I am, again and again, always reminded of King David who lusted after a married woman and had her husband killed off so that he could marry her. Yet when David repented, what did he say? That he was untrue to his values? No, he said: "Against You, You only, I have sinned, and done what is evil in Your sight..." (Psalm 51:4). A sin is a transgression against God and His commands, not our personal values and opinions. Sinning is not being untrue to ourselves, but our Lord God. To hold our personal values higher than God's values (or to make the two equal) is to put ourselves higher or equal with God.

When asked what happens if you sin, Obama replied:
I think it's the same thing as the question about heaven. In the same way that if I'm true to myself and my faith that that is its own reward, when I'm not true to it, it's its own punishment. [ibid]
This sounds remarkably like the Emergent Church crowd, who believe that "hell" and "heaven" refer to how we make the earth in the here and now - in other words, if we help society we make it (figuratively) heaven, if we don't help society we make it (figuratively) hell. Note again the emphasis on ourselves: hell only comes about if we're not true to ourselves - again, is that the emphasis found in scripture?

When asked when it is that he feels "the most aligned spiritually," Obama replied:
I think I already described it. It's when I'm being true to myself. And that can happen in me making a speech or it can happen in me playing with my kids, or it can happen in a small interaction with a security guard in a building when I'm recognizing them and exchanging a good word. [ibid; emphasis mine]
The closest he feels most aligned spiritually is when he's being true to himself? And this involves things he personally does? One can't help but notice that in the president's explanation of his spirituality, there is a constant direction towards himself. In a testimony before faith leaders there is a half-hearted attempt to show his reliance on God, but in a previous interview Obama makes it clear that his spirituality is much more vague and is entirely man-centered, with sprinklings of Christian terminology mixed in. In responding to critics of his faith, Obama made the remark, "Folks haven't been reading their bibles" (source). Unfortunately, I think it's clear that the only person who hasn't seriously read their bible is Mr. Obama himself.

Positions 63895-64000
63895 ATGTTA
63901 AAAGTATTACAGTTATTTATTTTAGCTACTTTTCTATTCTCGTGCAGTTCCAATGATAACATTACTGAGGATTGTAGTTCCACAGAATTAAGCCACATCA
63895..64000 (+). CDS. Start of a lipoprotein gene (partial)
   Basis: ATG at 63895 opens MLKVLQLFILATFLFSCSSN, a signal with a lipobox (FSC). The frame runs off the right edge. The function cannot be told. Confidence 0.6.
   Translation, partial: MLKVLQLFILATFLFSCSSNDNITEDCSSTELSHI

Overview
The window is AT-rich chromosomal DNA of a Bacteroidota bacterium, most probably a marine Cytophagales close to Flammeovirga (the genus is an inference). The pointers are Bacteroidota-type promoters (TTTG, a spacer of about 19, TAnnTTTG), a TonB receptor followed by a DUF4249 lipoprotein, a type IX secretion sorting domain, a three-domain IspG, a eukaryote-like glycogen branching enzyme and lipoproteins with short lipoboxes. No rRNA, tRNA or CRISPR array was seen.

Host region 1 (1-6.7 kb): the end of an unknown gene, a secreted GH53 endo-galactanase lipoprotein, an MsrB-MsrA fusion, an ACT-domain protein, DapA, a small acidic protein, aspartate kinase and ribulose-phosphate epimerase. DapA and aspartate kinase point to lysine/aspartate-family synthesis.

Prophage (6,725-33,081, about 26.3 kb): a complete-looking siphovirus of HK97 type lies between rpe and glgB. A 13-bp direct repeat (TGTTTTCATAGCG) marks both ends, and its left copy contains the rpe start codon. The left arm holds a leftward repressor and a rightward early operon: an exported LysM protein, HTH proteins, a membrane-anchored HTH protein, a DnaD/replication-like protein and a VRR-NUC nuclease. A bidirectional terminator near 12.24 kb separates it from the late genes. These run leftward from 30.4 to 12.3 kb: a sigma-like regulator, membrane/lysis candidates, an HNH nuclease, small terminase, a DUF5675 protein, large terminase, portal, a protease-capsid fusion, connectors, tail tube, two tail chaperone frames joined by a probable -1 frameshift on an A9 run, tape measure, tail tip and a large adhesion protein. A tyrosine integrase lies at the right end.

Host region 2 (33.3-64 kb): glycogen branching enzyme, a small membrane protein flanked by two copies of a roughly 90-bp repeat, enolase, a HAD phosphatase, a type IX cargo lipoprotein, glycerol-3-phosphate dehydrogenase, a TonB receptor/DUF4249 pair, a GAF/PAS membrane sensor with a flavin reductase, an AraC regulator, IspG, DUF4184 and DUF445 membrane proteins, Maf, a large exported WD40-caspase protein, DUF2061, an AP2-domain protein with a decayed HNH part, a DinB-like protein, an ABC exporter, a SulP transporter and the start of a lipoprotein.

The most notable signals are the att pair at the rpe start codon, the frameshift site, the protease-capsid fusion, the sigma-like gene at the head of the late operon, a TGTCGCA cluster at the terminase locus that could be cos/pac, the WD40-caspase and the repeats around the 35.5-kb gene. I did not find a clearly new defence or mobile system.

I know that some reading this might immediately label me a Tea Partier, a Republican, a right-wing nut, etc. Personally, I do not care. Those who know me personally know that I'm fairly apathetic in regards to political parties and personalities, and that I have just as much to say about those on the right as those on the left. However, in times like these, when public figures begin to put on the hat of religion - especially when they are claiming to be followers of Christ - we have to be discerning. It is too common that, when someone makes a proclamation of faith, that those on both sides of the spectrum declare, "Hurrah, he's one of us!" or "That's so sweet, I appreciate that!" We are commanded to "examine everything carefully" (1 Thess 5:21), and if someone makes a claim to have come to know Christ they should bear some sign that they have done so. "If we say that we have fellowship with Him and yet walk in the darkness," the apostle John wrote, "we lie and do not practice the truth" (1 John 1:6).

It is so common these days to treat our faith the same way we treat our political ideologies, and this is where many stumble. They assume that faith is simply a matter of personal opinion, and that to be saved is to live by their personal values. That, however, is not the case - for everyone, by their own personal opinion, is justified. As the apostle Paul wrote: "if we judged ourselves rightly, we would not be judged" (1 Cor 11:31). Yet Christ is "judge the living and the dead" (2 Tim 4:1), and "God will judge the secrets of men through Christ Jesus" (Rom 2:16). If we have saving faith in Christ as the judge of our souls and the master of our being, then we "have died" and our life "is hidden with Christ in God," and "when Christ, who is our life, is revealed," then we will also "be revealed with Him in glory" (Col 3:3-4).

We are not justified by ourselves; we are justified as a gift from God through faith in Christ. I pray that all men - from the president to the janitor - have a chance to seriously ponder this, and, by God's will, be saved. The last word shall go to the apostle Paul:
But now apart from the Law the righteousness of God has been manifested, being witnessed by the Law and the Prophets, even the righteousness of God through faith in Jesus Christ for all those who believe... [Rom 3:21-22]